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Their fascination with the public and their professionalism in dealing with the profession also allowed her to have regular columns in newspapers such as La Gazzetta Dello Sport and important interviews such as the one granted to her in 2006 by Muammar Gaddafi.
ACTIVITIES AND PRIVATE LIFE
In recent years he has dubbed films ( Eragon ), starred in Italian films ( The coach in the ball 2 ), wrote novels ( Dove io non-sono), conducted political talk shows, and had a son by the current captain and goalkeeper of the national team. Gigi Buffon.
He is still firmly the leading face of sport on Sky, even if many already see his heir in Diletta Leotta, who in a certain sense replaced her in the hearts of many while she was on maternity leave. Only time will tell if the girl who is now the face of Serie B (and who until a few years ago announced the weather for Sky TG24 ) has what it takes to become the new D’Amico.
The voice of the national team (and not only)
If Ilaria D’Amico is the most famous among the women who work at Sky Sport, Fabio Caressa is the most famous among the men. On the other hand, the Roman journalist has for years been the voice symbol of the commentary of the Italian national team, a sort of new Pizzul of the ether, even if in reality he does not work for public TV but for a private broadcaster. In fact, Caressa had to do a lot of it, and if now we really identify him with the Azzurri matches – instead of doing it with an RAI commentator – it is because his hard work has paid off in the long run.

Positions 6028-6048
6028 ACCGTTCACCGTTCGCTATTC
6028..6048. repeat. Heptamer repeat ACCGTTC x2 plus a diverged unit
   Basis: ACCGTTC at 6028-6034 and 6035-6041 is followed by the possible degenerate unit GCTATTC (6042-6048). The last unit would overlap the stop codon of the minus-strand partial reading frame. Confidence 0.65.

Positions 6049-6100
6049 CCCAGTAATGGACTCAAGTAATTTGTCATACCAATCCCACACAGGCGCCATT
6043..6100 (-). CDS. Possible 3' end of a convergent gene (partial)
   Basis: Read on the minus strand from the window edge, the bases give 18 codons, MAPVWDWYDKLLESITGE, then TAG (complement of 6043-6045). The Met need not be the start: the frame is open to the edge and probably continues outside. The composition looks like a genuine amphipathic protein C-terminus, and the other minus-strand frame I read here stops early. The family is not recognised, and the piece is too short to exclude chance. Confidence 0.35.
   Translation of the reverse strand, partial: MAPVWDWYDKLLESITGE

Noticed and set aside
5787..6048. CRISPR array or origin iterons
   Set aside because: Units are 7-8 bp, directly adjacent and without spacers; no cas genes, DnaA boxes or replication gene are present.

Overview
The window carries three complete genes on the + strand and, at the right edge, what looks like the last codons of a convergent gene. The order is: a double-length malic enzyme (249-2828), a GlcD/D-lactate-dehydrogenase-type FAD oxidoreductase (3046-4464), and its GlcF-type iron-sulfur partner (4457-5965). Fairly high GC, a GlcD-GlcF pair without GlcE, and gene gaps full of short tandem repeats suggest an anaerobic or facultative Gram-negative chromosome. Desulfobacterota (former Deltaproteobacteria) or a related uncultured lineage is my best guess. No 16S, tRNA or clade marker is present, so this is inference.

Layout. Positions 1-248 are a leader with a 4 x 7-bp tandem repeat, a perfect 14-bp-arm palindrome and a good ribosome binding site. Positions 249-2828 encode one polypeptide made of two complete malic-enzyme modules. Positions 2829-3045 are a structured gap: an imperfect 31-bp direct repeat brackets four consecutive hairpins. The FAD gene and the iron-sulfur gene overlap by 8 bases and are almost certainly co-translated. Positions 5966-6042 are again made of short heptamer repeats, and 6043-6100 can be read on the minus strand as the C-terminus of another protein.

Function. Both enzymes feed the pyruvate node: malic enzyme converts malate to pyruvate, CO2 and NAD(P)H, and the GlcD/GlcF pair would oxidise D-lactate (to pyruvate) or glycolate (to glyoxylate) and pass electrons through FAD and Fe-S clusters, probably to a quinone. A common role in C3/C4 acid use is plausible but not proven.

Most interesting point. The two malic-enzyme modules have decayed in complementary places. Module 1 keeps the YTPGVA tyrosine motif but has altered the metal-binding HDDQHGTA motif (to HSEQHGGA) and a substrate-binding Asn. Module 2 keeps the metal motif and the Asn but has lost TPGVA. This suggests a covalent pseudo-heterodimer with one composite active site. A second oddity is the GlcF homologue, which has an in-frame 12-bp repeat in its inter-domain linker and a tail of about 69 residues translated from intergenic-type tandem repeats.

He made his debut in the world of journalism in the mid-1980s, working for various local Roman broadcasters. His desire, however, is to aim higher, so he graduated in Political Science from LUISS and shortly after graduated, America, in Public Speaking at UCLA in Los Angeles. All this is also followed by a specialization in Salamanca, Spain. In 1991 he was one of the very first to join Tele +, becoming a professional journalist in 1994. At the end of the decade, he became one of the main voices of the broadcaster, alternating, in the chronicle of Serie A postponements, with Massimo Marianella.
THE SCREAM AT THE 2006 WORLD CUP